Still, the stadium had plenty of moments in the sun, thanks to fielding two fairly competitive tenants.  The fans took to both the Twins and Vikings almost right away, as the Twins had stars like slugger Harmon Killebrew, pitcher Jim Kaat and outfielder Tony Oliva, and the Vikings had QB Fran Tarkenton and their famed "Purple People Eater" defense.  The Twins made the World Series in just their fifth season in Minnesota in 1965, falling to Sandy Koufax and the L.A. Dodgers, and the Vikings were a consistent playoff team in the NFL, and played in their first Super Bowl against the Chiefs after the '69 season.  Outdoor soccer also thrived there in the '70s with the NASL's Minnesota Kicks, and in spite of the often-brutal weather conditions for Vikings games at The Met, the fans turned out in droves, and also pioneered the art of tailgating before and after games, even in the dead of winter.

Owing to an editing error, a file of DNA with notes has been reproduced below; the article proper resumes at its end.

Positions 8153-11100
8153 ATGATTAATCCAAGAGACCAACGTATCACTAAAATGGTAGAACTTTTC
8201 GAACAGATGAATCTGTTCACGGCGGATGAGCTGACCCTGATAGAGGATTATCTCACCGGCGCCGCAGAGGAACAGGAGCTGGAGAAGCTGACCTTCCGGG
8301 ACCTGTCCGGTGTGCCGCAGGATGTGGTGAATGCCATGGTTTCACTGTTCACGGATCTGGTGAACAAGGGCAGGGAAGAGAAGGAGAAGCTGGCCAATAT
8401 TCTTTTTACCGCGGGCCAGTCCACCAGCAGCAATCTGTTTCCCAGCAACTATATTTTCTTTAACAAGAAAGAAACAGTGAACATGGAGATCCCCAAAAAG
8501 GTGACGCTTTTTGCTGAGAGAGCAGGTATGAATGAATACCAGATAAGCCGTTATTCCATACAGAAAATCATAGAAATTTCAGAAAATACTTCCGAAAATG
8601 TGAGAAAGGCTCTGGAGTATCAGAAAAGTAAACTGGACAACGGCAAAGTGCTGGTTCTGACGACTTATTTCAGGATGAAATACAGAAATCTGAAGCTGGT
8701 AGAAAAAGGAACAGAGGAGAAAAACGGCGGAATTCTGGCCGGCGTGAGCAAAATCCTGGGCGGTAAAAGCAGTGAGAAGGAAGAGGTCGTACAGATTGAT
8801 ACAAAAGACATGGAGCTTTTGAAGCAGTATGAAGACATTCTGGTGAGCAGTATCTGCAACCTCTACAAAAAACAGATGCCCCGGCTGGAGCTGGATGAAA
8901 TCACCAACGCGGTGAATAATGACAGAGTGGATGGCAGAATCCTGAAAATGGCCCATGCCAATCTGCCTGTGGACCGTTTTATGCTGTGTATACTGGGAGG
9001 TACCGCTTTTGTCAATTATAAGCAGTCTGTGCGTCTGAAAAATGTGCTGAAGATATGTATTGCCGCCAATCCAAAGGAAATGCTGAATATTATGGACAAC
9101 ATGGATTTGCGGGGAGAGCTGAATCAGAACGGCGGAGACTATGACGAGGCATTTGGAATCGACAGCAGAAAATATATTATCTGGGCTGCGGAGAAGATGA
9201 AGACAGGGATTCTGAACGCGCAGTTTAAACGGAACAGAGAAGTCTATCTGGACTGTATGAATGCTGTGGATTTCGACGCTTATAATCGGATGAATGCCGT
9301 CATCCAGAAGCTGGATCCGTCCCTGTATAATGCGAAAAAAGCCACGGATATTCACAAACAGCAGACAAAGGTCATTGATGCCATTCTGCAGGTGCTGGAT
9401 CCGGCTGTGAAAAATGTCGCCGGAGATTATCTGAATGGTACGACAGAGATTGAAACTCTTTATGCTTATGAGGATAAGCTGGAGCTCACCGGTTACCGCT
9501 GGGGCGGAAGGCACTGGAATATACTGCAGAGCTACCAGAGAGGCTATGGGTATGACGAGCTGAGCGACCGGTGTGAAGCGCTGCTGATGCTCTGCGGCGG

Meantime, just across the parking lot, Metropolitan Sports Center opened in 1967, served as the Twin Cities' main indoor sporting venue for many years, including as the home of the NHL's expansion Minnesota North Stars.  Met Center was a no-frills arena, but was well-liked by both players and fans for its superior ice surface and great sightlines and atmosphere.  Its color scheme in the seating area was distinctive with randomly colored seats in the North Stars' green, gold and white, but on game nights you couldn't see it anyway, since all 15,000 seats were filled most of the time.  Unfortunately, by the '90s, the North Stars' owner demanded a new arena, and despite continued support from the fans of Minnesota and a Stanley Cup finals appearance in 1991, douche-bag owner Norman Green packed up the team anyway and moved them to Dallas for the 1993-94 season.  Why the team couldn't have just moved to the perfectly good new Target Center in Minneapolis (which opened in 1990) is a mystery to me.  Either way, the Met Center's fate was sealed and it never even made it to the age of 30, and was demolished in 1994.  Ironically, when they tried to implode the place, it defiantly refused to fall and they wound up razing the arena the old-fashioned way.